Yesterday it was #favechildrenspoetry day on Twitter, organised by the wonderful Brian Moses – the results of which will be on his blog, soon. His own favourite children’s poetry books are already there.
I tweeted some of my own favourites – but most of my children’s poetry books have poems in that I love.
A few of the books I tweeted yesterday were written by Gerard Benson. Gerard Benson was an excellent poet, story-teller, singer and teacher (and friend) who died in 2014. I have all his poetry books, but the two following books which he edited I would particularly recommend to any children who like writing, and anyone writing for children.
I take these out again and again – they are entertaining and useful, but they also contain a little slice of Gerardness which I miss.
‘this poem doesn’t rhyme’ won the Signal Poetry Award (and, incidentally, contains one of my favourite poems, What For, by Noel Petty). It was written because Gerard noticed children felt poems must rhyme, and added it to their own poems, even if the resulting rhymes meant their poems made no sense. So he chose a number of poems, accessible to children, that they enjoyed, that don’t rhyme. The poems chosen include work from all ages, cultures and countries. The book is packed with alliterative poems, concrete poems, imagist poems, sound poems, riddles and more. Published by Puffin, you can still buy it here.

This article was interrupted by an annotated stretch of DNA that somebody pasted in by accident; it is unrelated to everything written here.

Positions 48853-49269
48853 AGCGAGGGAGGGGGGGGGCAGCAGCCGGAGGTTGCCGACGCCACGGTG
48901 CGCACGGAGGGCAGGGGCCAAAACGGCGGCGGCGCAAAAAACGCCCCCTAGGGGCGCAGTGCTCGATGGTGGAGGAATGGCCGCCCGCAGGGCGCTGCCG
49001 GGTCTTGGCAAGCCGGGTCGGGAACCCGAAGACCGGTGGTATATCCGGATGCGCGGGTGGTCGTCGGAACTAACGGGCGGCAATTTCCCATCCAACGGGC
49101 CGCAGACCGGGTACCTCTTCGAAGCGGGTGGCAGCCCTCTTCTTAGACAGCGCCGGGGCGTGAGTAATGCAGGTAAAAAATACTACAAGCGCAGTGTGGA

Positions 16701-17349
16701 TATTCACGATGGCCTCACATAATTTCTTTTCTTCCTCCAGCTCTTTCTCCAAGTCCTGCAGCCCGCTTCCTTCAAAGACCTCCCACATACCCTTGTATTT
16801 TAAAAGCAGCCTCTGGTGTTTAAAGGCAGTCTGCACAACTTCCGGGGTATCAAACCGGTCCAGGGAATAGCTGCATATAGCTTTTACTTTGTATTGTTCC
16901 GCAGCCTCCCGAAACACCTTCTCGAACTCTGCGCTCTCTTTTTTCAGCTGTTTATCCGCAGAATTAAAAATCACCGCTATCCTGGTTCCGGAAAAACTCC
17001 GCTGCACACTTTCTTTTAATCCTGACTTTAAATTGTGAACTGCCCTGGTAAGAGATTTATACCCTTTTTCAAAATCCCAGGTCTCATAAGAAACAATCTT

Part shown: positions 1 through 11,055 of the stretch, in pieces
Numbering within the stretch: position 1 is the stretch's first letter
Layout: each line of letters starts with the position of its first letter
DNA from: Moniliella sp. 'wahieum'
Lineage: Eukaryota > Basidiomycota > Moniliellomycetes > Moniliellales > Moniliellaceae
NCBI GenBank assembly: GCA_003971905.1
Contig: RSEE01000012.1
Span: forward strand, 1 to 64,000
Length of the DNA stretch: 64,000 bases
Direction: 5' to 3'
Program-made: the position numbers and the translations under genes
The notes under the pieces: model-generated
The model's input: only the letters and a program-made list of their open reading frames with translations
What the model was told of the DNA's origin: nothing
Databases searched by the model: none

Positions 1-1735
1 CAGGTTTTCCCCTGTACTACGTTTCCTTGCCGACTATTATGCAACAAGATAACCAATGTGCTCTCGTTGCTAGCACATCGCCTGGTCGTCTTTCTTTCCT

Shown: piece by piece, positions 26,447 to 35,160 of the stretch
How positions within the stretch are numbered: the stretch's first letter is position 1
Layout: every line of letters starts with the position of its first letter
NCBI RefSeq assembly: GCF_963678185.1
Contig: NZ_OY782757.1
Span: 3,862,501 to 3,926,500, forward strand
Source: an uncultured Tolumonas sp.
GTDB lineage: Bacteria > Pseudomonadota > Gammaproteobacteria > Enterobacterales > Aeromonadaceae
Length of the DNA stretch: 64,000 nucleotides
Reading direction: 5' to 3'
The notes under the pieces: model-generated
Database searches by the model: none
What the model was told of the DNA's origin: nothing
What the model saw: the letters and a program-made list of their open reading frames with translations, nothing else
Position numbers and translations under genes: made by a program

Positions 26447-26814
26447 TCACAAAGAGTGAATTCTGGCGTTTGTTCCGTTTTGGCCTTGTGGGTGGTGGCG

‘does W trouble you?’ is the sister book of rhyming poems – it contains a riot of rhyming forms all explained with Gerard’s witty and engaging commentary. In the introduction Gerard talks to a ‘A. Poetry-Lover’ about the book. This is one of things he said:
Dear A Poetry-Lover,
The poets care how poems are made. What the poem is saying is, of course, important. But with poetry, the sound it makes can be just as important. Rhythm is even more telling than rhyme. Many readers read with their ears as well as their eyes. In fact, it’s a good idea to read poetry aloud, whenever possible.
‘does W trouble you?’ is also published by Puffin, and available on Amazon, here.
If you’d like to hear some of Gerard’s poems read by himself, he is on the poetry archive here.